Intermittent volatility cannot be ruled out but one should remain constructive on equities, says Nimesh Shah, MD and CEO at ICICI Prudential Mutual Fund. In an interview with Chirag Madia, Shah says India remains attractive as corporates have deleveraged, credit growth is very low, capex cycle is yet to revive and profit-to-GDP ratio is low too. Edited excerpts:
Q. How difficult was last fiscal given the crisis in the debt funds and what are the lessons learnt from it?
Compared to 2020, we believe 2017-18 was a much more difficult period when there was a rush for yields without factoring the risks involved. We had consciously maintained the decision-making process based on our analysis of the risk-return trade-off. This discipline had probably resulted in our losing out on many investments made by other market participants, but it helped us avoid credit events seen last year. Some of these risks may have relatively lower probability of incidence, but if they happen, the resultant impact may be detrimental to the performance of the credit investment. The event risk by nature is difficult to forecast. The adverse impact of event risk can be mitigated only through avoiding concentration in investments. In ICICI Prudential Credit Risk Fund, we have a limit stipulated on investment from a single investor. This philosophy has enabled us to deliver superior investment experience to our investors.
Q. Given the current environment, how should one go about investing in MFs?
Over the past one year, the markets have been steadily raising due to which on a trailing valuation basis it may not look cheap. However, from a business cycle perspective, India remains attractive as corporates have deleveraged, credit growth is very low, capex cycle is yet to revive and profit-to-GDP ratio too is low. Globally, all risk assets including equities and commodities are seeing a big boom. Going forward, we believe recovery in the business cycle can help in improving corporate earnings and profitability. Keeping in view all of these developments, it is prudent to remain constructive on equities. Furthermore, with financialisation of savings, a surge in investments is likely leading to higher domestic flows. Intermittent volatility cannot be ruled out given the evolving developments around pandemic situation and global growth recovery. As a means to make the best out of a probable volatile market, an optimal approach for a retail investor would be to invest in a balanced advantage or dynamic asset allocation category of funds where the allocation to equities is dynamically managed. For those considering equity allocation can opt for categories such as flexicap wherein the corpus can be allocated across the market cap spectrum, value, business cycle or special situation category of funds.
Q. Exchange-traded funds (ETFs) are stealing a march over active-funds. Why? And will this continue?
Passive fund growth in India is predominantly led by larger institutional investors. Majority of retail and high net worth individuals (HNIs) investors are still investing in active funds and we expect this trend to continue. The narrow rally since January 2018 with top 10 Nifty stocks dominating made it difficult for diversified active funds to beat the benchmarks. Now with easy central Bank liquidity led inflation and earnings growth, we expect the market rally in the days ahead to become much more broad-based. The early signs of this have been visible since October 2020, where the Nifty50 Index gained 37 per cent while midcap and small cap logged in gains to the tune of 52 per cent and 62 per cent respectively. As rally becomes broad based, we are seeing a trend of increasing allocation towards active funds continuing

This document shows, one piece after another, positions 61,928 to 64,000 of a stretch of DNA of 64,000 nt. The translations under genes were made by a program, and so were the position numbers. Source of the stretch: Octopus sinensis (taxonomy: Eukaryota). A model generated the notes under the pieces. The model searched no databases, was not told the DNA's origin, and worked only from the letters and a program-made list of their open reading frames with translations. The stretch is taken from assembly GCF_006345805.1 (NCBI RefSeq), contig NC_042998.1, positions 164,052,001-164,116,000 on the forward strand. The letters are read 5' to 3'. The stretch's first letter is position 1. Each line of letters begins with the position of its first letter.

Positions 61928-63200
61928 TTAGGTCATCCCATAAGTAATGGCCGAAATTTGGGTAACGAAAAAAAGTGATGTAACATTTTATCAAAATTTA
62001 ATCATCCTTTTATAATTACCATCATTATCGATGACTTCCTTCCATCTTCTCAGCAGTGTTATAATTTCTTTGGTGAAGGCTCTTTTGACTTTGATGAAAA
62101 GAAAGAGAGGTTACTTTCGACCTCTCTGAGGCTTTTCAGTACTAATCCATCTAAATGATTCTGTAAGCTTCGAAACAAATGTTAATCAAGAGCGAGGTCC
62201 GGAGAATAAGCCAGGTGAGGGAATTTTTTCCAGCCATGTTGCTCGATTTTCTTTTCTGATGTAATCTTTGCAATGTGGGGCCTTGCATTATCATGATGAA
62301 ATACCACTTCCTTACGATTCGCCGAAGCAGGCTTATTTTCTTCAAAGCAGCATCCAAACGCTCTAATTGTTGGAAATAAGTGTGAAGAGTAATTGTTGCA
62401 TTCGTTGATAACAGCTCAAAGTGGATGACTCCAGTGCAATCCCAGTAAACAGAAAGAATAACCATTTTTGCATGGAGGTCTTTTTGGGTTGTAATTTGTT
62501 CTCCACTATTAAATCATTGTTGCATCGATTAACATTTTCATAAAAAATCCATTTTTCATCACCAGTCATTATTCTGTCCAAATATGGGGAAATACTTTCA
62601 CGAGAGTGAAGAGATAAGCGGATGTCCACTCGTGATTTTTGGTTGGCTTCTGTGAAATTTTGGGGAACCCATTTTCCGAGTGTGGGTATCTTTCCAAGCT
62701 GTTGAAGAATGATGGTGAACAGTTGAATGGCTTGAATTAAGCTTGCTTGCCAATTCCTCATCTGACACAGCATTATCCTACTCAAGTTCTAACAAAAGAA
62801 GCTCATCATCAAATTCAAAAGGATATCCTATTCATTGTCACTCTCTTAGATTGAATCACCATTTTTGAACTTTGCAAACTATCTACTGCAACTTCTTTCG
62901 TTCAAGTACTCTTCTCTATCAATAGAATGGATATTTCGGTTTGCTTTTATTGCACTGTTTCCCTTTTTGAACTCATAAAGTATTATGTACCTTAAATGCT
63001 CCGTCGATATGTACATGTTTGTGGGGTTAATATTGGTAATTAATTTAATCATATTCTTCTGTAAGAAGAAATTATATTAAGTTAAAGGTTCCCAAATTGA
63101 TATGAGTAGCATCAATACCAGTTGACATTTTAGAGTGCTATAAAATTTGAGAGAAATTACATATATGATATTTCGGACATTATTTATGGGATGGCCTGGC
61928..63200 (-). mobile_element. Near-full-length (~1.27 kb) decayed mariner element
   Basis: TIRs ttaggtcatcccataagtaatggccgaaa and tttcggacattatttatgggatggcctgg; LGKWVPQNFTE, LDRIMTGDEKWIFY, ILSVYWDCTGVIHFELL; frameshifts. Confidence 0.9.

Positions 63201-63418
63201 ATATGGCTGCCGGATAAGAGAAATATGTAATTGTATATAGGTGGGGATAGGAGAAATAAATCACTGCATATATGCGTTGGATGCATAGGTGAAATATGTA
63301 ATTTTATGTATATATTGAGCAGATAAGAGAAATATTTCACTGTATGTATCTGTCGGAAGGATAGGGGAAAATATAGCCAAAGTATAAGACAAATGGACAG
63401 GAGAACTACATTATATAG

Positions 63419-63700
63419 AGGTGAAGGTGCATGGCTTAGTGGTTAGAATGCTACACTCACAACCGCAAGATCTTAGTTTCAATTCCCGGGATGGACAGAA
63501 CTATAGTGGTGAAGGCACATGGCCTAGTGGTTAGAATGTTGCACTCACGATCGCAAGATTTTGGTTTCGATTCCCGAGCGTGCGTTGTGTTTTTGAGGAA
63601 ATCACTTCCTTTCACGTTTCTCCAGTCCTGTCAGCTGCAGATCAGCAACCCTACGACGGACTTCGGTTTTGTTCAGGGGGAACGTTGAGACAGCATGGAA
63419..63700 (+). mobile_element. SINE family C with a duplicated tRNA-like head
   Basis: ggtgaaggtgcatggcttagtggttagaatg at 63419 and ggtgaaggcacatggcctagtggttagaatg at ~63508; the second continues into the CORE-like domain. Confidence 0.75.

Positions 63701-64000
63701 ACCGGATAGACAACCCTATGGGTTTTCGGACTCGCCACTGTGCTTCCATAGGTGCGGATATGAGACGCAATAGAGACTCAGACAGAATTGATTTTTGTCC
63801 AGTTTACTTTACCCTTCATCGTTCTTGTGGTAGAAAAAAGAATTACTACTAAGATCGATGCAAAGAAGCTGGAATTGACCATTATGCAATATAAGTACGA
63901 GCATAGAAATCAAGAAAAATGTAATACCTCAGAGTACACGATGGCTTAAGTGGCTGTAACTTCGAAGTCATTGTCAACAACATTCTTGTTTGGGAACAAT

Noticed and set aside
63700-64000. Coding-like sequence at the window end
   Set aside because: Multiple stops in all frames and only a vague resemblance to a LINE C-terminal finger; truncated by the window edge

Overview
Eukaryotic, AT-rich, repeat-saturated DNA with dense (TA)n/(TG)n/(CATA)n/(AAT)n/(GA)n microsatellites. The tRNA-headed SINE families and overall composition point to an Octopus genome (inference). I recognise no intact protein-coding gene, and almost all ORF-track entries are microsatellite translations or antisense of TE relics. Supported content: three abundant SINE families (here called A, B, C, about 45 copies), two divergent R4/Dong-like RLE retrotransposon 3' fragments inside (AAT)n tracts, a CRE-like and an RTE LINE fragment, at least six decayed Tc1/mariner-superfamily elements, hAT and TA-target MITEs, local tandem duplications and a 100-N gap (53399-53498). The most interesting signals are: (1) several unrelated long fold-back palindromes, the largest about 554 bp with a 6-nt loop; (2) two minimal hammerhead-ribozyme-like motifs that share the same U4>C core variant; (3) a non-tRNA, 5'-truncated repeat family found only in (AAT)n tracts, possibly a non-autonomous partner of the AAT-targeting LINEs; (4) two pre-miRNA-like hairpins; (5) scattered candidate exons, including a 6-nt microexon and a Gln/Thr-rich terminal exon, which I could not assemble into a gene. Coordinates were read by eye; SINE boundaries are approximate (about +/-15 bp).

Q. Sebi has been tightening MF regulations. What is your take on this, particularly on the new compensation norms?
Despite the tightening regulations, the industry has only grown bigger as investors are increasingly realizing that mutual funds as an investment product are very transparent in nature. We welcome the recent guidelines. For more than a decade, as a policy, a significant portion of the variable pay of our senior management and fund manager’s bonus every year gets invested in ICICI Prudential schemes. Also, most of our employees have the majority of their investments in our schemes only. So, for us, this is hardly any change.
Q. ICICI Prudential has consistently been amongst the top AMCs? What steps have you taken to reach there?
The AMC business is all about investment performance and delivering a positive investment experience. Today, we have a formidable presence across equity, debt and hybrid categories of funds. We are the pioneers when it comes to the asset allocation category of schemes. Over the last 22 years, there has never been a default or delay in payment of interest in any of our debt schemes. In terms of equity as well, we have strategies across the board. We believe asset growth is a sign of investor confidence in our fund management capabilities owing to the good investment performance we have delivered over the last two decades.
Q. Many new players are entering the MF space specifically on the fintech side. Is that a threat to established players?
We welcome the new age fintech players who are participating in mutual fund distribution and AMC business, as it will further enable penetration of mutual funds in India. While fintech is the delivery mode which most AMCs have focused upon, the AMCs which have delivered a positive investment experience have been successful in growing their businesses.
Q. We have had few fund houses go public the past few years. Do you plan to join your peers in going public in the near future?
The increase in the choice of listed asset management companies is a positive both from an investment and a player’s point of view. The decision to go public depends upon the shareholders and shareholder’s prerogative and hence, I would not like to comment on that.